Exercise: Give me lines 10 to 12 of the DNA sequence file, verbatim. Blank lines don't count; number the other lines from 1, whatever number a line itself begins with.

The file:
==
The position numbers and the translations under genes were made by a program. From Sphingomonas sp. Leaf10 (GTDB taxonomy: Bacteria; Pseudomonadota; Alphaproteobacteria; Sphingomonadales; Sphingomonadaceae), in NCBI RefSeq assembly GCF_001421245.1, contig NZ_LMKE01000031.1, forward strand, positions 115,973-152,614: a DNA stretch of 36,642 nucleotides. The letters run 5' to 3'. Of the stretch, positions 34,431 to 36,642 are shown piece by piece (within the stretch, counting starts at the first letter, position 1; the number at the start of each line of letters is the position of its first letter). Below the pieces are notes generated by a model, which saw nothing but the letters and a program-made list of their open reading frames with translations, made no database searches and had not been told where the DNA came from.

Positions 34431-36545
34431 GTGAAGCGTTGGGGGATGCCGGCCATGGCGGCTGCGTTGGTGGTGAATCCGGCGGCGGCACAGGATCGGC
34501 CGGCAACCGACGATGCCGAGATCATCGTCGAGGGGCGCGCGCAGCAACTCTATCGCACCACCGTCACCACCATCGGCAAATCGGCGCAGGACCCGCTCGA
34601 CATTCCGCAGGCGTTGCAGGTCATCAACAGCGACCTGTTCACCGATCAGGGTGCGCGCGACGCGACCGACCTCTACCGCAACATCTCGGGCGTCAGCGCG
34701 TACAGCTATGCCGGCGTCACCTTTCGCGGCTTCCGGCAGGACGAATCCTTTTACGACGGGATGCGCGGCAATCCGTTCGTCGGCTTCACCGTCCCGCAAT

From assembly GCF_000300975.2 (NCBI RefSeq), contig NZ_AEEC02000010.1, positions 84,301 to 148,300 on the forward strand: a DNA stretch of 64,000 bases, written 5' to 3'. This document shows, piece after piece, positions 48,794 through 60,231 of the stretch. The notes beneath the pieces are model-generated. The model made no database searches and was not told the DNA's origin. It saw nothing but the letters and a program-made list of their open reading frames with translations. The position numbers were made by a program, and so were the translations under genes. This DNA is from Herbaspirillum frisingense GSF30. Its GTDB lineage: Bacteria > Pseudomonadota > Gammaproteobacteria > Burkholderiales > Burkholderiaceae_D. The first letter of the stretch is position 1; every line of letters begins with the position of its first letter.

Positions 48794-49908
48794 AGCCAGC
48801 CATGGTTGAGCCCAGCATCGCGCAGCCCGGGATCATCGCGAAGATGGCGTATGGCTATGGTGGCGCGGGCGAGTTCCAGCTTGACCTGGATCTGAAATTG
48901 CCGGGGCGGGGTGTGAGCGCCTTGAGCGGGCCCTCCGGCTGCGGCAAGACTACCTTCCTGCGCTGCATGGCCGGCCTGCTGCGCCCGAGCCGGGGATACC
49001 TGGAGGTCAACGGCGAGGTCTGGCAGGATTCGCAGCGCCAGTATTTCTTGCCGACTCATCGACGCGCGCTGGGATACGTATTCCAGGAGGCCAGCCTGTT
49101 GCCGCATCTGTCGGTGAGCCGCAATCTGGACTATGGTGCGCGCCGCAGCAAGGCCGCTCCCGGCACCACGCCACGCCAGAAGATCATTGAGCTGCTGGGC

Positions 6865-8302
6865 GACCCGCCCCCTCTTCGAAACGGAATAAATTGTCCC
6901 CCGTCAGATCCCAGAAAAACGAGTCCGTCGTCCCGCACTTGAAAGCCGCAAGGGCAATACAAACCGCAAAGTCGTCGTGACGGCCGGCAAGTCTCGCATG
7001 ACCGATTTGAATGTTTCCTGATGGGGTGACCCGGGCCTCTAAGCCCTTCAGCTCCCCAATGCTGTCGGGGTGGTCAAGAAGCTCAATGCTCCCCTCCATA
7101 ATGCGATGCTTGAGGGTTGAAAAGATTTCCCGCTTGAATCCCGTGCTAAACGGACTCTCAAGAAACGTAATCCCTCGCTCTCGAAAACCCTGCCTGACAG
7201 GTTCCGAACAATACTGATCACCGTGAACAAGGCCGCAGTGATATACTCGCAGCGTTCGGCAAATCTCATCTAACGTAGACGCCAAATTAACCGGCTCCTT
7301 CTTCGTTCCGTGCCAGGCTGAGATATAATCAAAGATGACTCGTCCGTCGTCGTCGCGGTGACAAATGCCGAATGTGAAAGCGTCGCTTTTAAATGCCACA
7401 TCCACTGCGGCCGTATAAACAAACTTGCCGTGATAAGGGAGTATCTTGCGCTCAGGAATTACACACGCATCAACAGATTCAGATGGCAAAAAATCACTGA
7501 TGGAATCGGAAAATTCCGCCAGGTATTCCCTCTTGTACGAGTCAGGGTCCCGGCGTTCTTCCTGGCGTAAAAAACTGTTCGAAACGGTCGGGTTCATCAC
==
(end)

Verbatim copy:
48801 CATGGTTGAGCCCAGCATCGCGCAGCCCGGGATCATCGCGAAGATGGCGTATGGCTATGGTGGCGCGGGCGAGTTCCAGCTTGACCTGGATCTGAAATTG
48901 CCGGGGCGGGGTGTGAGCGCCTTGAGCGGGCCCTCCGGCTGCGGCAAGACTACCTTCCTGCGCTGCATGGCCGGCCTGCTGCGCCCGAGCCGGGGATACC
49001 TGGAGGTCAACGGCGAGGTCTGGCAGGATTCGCAGCGCCAGTATTTCTTGCCGACTCATCGACGCGCGCTGGGATACGTATTCCAGGAGGCCAGCCTGTT